Rubrics for Dissertations


Rubrics used to evaluate research-based dissertation most often rate each section or chapter as well as the overall document. The section ratings may be holistic or broken down into components. There are examples of rubrics for the proposal and the final dissertation, as well as for the oral defense. These rubrics focus on many of the same dimensions used to rate papers (e.g., organization, thoroughness, mechanics, format).
​​​​​​​Rubrics for Written Assignments

Lovitts (2005) argued that faculty have implicit standards for evaluating dissertations and that making them explicit in a rubric makes evaluation of dissertations more valid, reliable, and consistent. In a study of faculty members in a sample of universities and disciplines, she asked participants to characterize dissertations and their components (i.e., problem statement, literature review, theory, methods, analysis, and discussion) at four levels of quality (i.e., Outstanding, Very Good, Acceptable, and Unacceptable).


Based on her data, she developed a table of the characteristics of dissertations of differing quality. For example, outstanding dissertations were described as

  • Original, significant, compelling, creative, engaging, interesting, and thoughtful
  • Very well written and organized
  • Synthesizing information and connecting components seamlessly
  • Exhibiting mature, independent thinking
  • Having a point of view and authoritative voice
  • Asking a new question or addressing an important problem
  • Displaying deep understanding of massive amount of complicated literature
  • Making focused, logical, rigorous, and sustained argument
  • Theoretically sophisticated
  • Using or developing new tools, methods, approaches, or types of analyses
  • Having rich data
  • Using analysis that is comprehensive, complete, and convincing
  • Showing significant results
  • Creating a conclusion that ties the whole thing together
  • Of interest to a larger community ​​​​​​​


On the other hand, unacceptable dissertations were described as

  • Poorly written, having grammatical and spelling errors,
  • Having a sloppy presentation
  • Plagiarized or deliberately misread or misused sources
  • Lacking in understanding of basic concepts, processes, or conventions of discipline
  • Lacking careful thought
  • Looking at a problem that is trivial, weak, unoriginal, or already solved
  • Misunderstanding or missing relevant literature
  • Making a weak, inconsistent, self-contradictory, unconvincing, or invalid argument
  • Not handling theory well, neglecting theory, or missing theory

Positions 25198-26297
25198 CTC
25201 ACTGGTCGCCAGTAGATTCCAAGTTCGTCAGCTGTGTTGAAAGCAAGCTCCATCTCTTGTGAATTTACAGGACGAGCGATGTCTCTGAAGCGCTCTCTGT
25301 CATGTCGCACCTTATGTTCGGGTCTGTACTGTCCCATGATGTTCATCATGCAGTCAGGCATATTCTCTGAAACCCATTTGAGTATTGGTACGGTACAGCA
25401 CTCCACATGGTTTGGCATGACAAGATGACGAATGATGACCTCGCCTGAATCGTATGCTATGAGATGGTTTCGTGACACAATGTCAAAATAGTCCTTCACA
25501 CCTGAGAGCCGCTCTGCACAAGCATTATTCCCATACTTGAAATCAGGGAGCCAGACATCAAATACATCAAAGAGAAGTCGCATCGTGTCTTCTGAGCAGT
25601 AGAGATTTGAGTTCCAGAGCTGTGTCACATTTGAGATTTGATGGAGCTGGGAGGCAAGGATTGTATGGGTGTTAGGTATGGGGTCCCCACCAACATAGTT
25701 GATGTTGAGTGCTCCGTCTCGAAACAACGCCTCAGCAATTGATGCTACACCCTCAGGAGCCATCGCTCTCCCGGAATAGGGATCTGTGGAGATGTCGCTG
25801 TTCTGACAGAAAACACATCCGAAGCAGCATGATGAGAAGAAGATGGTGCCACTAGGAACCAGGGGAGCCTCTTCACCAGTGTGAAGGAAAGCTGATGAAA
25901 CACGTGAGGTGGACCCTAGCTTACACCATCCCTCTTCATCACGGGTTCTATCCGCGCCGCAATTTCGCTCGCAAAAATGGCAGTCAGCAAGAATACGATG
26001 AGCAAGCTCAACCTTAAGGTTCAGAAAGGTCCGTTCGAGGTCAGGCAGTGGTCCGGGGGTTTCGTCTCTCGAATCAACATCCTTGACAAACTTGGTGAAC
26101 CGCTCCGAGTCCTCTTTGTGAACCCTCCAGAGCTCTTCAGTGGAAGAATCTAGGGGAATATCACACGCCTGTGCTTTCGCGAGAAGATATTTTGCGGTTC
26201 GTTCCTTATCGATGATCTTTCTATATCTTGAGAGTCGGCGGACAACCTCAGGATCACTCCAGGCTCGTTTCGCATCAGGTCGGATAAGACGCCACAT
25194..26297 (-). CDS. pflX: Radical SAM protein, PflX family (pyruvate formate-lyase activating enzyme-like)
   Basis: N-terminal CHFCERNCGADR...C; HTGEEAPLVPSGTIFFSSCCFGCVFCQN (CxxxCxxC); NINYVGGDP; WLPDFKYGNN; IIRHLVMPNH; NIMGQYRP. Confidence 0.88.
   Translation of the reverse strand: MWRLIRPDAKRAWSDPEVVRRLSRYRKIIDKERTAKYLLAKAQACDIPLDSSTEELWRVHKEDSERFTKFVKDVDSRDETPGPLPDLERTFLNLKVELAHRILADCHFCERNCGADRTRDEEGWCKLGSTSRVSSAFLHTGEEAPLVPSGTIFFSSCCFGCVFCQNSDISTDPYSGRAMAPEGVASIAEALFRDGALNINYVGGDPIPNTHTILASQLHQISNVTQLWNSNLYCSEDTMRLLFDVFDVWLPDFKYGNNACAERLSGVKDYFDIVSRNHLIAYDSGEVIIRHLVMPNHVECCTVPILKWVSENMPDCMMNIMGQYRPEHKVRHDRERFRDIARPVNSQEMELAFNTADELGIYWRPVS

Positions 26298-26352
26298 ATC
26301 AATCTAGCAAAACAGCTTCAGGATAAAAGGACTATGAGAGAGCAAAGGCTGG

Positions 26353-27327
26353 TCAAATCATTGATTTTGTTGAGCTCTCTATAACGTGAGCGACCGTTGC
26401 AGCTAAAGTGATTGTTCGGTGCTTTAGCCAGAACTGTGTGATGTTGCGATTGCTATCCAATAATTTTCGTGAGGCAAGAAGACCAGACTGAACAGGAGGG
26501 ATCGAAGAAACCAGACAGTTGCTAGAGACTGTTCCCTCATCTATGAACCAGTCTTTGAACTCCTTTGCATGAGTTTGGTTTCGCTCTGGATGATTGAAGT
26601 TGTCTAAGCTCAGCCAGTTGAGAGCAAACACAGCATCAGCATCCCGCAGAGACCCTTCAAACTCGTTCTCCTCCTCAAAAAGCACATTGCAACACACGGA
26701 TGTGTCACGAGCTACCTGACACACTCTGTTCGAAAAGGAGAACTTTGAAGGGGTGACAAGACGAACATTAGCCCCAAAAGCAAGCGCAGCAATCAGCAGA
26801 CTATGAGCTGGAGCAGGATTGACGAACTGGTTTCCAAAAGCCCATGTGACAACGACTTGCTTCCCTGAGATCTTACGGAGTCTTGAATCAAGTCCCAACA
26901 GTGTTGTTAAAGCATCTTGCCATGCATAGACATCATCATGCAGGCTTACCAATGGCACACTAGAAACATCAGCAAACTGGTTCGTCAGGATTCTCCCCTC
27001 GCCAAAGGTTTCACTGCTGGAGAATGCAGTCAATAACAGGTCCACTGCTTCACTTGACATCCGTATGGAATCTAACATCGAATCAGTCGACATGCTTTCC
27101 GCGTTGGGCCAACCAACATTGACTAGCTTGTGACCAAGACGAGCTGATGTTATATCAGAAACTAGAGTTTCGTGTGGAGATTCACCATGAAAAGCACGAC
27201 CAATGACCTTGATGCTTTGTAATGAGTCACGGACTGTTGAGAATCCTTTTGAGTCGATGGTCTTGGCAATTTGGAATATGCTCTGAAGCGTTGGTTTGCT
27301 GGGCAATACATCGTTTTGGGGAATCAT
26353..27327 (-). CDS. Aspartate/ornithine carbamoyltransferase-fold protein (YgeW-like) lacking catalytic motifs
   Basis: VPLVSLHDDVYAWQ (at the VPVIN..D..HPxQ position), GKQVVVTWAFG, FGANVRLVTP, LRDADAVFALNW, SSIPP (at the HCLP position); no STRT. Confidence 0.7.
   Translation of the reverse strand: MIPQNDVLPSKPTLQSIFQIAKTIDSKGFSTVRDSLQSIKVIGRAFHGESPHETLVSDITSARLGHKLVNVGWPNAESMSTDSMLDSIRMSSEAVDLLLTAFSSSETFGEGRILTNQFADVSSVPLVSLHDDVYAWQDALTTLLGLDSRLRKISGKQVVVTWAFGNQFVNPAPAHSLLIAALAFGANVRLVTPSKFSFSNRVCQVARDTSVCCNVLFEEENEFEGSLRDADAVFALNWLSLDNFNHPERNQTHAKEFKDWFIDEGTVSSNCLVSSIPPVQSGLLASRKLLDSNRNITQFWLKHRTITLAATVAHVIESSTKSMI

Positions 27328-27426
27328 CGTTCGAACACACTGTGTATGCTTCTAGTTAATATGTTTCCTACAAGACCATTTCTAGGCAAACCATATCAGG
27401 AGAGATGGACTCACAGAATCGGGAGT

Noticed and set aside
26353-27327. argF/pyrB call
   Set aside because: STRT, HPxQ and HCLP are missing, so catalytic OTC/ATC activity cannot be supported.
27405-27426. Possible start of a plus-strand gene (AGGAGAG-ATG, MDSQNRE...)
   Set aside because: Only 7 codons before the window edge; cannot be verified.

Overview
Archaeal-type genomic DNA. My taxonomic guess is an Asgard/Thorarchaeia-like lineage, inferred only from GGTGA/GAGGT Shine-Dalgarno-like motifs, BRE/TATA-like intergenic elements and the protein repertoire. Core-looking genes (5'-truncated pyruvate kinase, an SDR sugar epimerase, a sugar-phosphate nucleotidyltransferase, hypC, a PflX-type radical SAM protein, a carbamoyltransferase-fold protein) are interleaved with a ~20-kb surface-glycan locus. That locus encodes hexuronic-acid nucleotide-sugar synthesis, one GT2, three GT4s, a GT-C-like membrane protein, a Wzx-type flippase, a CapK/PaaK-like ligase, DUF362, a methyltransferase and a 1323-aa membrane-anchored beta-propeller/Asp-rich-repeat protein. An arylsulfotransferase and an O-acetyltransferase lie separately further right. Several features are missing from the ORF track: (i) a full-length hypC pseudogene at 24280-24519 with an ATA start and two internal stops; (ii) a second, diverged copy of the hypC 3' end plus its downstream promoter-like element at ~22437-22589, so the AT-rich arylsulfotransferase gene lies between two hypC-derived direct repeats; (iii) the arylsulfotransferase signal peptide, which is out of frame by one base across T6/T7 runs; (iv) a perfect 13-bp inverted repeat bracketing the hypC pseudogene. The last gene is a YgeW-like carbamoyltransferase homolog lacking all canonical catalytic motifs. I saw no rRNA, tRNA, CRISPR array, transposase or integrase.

• Relying on inappropriate of incorrect methods
  • Presenting data that are flawed, wrong, false, or misrepresented
  • Using wrong, inappropriate, incoherent, or confused analysis
  • Including results that are obvious, already known, unexplained, or misinterpreted
  • Having unsupported or exaggerated interpretation
  • Failing to make a contribution

These descriptions could be used as a basis for a rubric to rate dissertations. Lovitts concluded that such a rubric could be used as a teaching tool during the dissertation process. Distributing it to students would set clear expectations at the outset and filling it out periodically would allow the advisor and student to evaluate progress and areas for improvement. Thus, the rubric can be a tool for faculty to provide feedback and establish benchmarks against which students can subsequently evaluate their own work. It can also be used in peer review, with students evaluating the work of their peers to provide an additional source of feedback.
How to Grade a Dissertation

These are example of dissertation-related rubrics developed by Alliant schools and programs.

ELM and Ed Psych CSOE dissertation

LA Clinical PsyD proposal

LA Clinical PsyD dissertation and defense

CSPP Organizational Psychology dissertation

Examples of Rubrics for Rating Dissertation Proposals

Rubrics for Assessing Dissertations
Texas A&M/Commerce Thesis and Dissertation Services

Dissertation Proposal Rubric
Syracuse University Graduate School of Education

Thesis/Dissertation Proposal Rubric
Fresno State Academics

Examples of Rubrics for Rating Dissertations

Rubric for Evaluating Dissertations
The Chicago School of Professional Psychology

Dissertation Rubric
California State University/Northridge Michael D. Eisner School of Education

Dissertation Manuscript Evaluation Rubric
Northcentral University Dissertation Center

Rubrics for evaluation proposal and final orals focus not only on the research itself, but also on the presentation, including how clear and organized the presentation is, how knowledgeable the student is, and how well the student answered questions.

Examples of Rubrics for Rating Oral Defense

Dissertation Defense Oral
University of Mississippi Medical Center

Dissertation Defense Rubric
Loyola University Stritch School of Medicine

University of Rhode Island Graduate Council
Thesis/Dissertation Defense Evaluation